Retirement Accounts, Part 1   1 comment

Yesterday I finished up my discussion of capital gains taxes (though I may realize in the future I left out a couple things). Capital gains taxes are relevant for your taxable investments. Today, I’ll be talking about your tax deferred or tax free investments.

There are many types of retirement accounts: Individual Retirement Accounts (IRAs), 401k’s, 403b’s, 457b’s, and 401a’s. Virtually all of them come in two flavors: the Traditional and Roth. Before I go into the specific details of the types of retirement accounts, I’ll cover the flavors first.

Traditional Accounts

For a Traditional retirement account, you get a tax deduction on the year of your contribution. This means the money you put in is not taxed. Then, starting in the calendar year you turn 59.5, you can withdraw money from the traditional account penalty free (if you withdraw before then, barring some exceptions, you will owe a penalty on the withdrawal). When you withdraw money from the traditional account, you owe taxes on the withdrawal. Thus, the traditional account is advantageous if your marginal tax rate now is greater than your average tax rate of your withdrawals.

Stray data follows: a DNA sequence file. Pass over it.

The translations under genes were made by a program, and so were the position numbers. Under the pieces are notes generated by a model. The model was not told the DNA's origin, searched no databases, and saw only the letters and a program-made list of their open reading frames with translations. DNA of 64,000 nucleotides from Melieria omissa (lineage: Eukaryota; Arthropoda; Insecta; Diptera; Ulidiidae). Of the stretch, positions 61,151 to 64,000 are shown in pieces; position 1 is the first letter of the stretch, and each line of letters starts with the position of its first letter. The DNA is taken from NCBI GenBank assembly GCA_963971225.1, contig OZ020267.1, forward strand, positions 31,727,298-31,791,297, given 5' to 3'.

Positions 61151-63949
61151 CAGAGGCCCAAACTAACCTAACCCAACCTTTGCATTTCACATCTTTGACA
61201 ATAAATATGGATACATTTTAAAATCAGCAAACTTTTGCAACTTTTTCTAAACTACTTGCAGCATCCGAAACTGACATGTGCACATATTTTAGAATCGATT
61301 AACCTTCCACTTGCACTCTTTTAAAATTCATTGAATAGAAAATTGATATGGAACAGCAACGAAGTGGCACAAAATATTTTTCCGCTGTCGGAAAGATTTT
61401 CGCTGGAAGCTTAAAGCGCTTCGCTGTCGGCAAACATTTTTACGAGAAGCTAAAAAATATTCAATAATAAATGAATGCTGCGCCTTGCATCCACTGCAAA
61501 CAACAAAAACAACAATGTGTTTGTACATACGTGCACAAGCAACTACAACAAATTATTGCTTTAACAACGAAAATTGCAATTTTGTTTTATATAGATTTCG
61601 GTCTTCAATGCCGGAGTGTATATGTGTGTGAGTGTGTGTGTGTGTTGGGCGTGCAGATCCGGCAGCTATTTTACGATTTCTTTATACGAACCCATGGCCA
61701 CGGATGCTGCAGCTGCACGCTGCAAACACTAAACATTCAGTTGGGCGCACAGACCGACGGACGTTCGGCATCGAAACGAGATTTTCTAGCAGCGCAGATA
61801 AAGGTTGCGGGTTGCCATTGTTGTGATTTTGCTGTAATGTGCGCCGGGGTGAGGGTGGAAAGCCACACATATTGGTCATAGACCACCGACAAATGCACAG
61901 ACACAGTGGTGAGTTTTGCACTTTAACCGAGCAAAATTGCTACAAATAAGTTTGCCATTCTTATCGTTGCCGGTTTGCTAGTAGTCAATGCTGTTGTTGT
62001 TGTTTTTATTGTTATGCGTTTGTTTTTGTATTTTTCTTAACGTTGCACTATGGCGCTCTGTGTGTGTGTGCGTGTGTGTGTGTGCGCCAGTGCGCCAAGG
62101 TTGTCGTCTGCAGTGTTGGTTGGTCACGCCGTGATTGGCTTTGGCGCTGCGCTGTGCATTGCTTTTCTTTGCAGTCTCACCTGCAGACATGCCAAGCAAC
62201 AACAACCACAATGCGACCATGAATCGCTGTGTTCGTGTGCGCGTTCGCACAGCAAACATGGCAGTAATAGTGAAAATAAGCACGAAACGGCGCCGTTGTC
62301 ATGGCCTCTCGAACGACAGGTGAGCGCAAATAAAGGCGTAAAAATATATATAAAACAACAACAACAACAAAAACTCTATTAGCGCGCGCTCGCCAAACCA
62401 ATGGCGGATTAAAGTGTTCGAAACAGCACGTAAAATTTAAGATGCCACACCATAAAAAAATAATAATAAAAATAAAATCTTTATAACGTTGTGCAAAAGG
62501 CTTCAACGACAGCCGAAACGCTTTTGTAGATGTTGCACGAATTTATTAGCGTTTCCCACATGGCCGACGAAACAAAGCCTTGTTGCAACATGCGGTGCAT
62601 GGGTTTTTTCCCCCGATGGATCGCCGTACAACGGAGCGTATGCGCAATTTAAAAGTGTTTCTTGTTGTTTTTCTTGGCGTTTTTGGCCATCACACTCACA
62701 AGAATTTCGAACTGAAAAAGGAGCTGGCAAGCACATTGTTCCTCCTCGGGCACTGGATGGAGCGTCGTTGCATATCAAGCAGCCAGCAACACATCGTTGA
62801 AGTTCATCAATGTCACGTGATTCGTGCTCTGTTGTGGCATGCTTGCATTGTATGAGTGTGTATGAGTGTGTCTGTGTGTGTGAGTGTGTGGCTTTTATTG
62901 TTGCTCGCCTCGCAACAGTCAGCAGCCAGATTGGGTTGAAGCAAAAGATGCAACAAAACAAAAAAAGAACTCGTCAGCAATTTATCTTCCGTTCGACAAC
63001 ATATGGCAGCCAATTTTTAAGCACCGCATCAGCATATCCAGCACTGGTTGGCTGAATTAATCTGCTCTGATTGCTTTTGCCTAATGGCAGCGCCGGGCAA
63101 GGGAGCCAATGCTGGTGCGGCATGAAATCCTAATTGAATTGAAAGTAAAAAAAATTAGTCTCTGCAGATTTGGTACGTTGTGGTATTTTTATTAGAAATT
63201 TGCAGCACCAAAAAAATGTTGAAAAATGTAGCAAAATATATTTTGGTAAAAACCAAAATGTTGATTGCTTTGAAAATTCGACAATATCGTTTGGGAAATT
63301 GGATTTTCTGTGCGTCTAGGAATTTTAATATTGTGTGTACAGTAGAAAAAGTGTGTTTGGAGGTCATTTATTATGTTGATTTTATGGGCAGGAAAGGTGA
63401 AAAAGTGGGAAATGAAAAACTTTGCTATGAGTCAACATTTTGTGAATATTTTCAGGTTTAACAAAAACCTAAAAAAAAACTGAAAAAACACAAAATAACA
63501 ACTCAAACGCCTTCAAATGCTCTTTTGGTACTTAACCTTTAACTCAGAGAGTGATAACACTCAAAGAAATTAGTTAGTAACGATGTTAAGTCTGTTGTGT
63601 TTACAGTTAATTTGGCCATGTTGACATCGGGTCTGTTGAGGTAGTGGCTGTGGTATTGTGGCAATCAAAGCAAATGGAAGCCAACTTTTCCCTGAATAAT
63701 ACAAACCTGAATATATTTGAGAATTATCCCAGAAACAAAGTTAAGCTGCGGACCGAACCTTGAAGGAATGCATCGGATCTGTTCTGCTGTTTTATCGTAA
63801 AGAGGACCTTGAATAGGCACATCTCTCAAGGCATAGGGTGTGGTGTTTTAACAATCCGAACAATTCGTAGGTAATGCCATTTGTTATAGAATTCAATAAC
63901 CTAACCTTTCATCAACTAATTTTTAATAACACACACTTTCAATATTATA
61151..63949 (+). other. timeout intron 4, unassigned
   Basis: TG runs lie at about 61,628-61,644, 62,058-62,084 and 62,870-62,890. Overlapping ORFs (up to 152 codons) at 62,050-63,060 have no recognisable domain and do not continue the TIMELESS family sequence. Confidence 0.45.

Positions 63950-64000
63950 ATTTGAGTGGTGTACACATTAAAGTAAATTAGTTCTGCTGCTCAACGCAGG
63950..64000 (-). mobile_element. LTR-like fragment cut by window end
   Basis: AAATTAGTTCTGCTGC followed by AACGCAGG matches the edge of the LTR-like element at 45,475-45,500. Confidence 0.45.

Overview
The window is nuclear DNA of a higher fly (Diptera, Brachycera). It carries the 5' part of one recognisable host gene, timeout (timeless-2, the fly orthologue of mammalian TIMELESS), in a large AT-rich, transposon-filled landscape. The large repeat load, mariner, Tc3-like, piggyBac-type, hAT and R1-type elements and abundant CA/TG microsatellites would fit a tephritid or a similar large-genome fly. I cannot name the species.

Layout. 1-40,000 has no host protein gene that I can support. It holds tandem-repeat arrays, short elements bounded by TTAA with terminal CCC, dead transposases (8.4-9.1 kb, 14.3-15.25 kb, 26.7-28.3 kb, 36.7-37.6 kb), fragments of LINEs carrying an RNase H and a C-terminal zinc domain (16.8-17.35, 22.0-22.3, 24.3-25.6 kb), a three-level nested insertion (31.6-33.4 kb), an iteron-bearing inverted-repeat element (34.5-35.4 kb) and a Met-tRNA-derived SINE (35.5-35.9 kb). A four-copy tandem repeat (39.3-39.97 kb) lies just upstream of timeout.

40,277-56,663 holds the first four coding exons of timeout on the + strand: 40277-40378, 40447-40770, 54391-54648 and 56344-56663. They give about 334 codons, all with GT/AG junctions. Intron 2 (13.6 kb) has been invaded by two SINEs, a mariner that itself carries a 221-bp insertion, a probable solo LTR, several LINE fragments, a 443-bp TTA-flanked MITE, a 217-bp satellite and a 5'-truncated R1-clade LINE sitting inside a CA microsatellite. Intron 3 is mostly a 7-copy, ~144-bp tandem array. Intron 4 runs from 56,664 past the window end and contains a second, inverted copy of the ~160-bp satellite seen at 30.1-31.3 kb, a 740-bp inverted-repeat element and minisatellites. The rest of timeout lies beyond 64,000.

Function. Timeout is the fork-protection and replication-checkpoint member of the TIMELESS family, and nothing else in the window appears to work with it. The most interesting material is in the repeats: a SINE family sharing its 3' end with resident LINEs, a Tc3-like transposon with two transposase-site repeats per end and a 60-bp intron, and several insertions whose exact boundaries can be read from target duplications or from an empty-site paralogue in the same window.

[For the rest of this discussion, I am going to use 401k as a placeholder for any type of retirement account – IRA, 401k, 403b, etc. Also, when I say long term capital gains, I mean qualified dividends as well, as they are both taxed at the same favorable rates compared to normal income.]

I bold those two terms because sometimes I see examples floating around on the internet of how you should compare your marginal tax rate now to your marginal tax rate in retirement. This is the wrong comparison to make!

We are concerned about your marginal tax rate now because if you make a traditional contribution, then you get a tax deduction now. If we again use the example of Bob, who has $80,000 in income, single, no kids, and doesn’t itemize his deductions, we observe he has a marginal federal tax rate of 25%. If he contributes $18,000 to a traditional 401(k) this year, then he is only taxed on $62,000 of income. He has saved 0.25*18000 = $4500 in federal taxes. He can also invest the tax savings into a taxable brokerage account.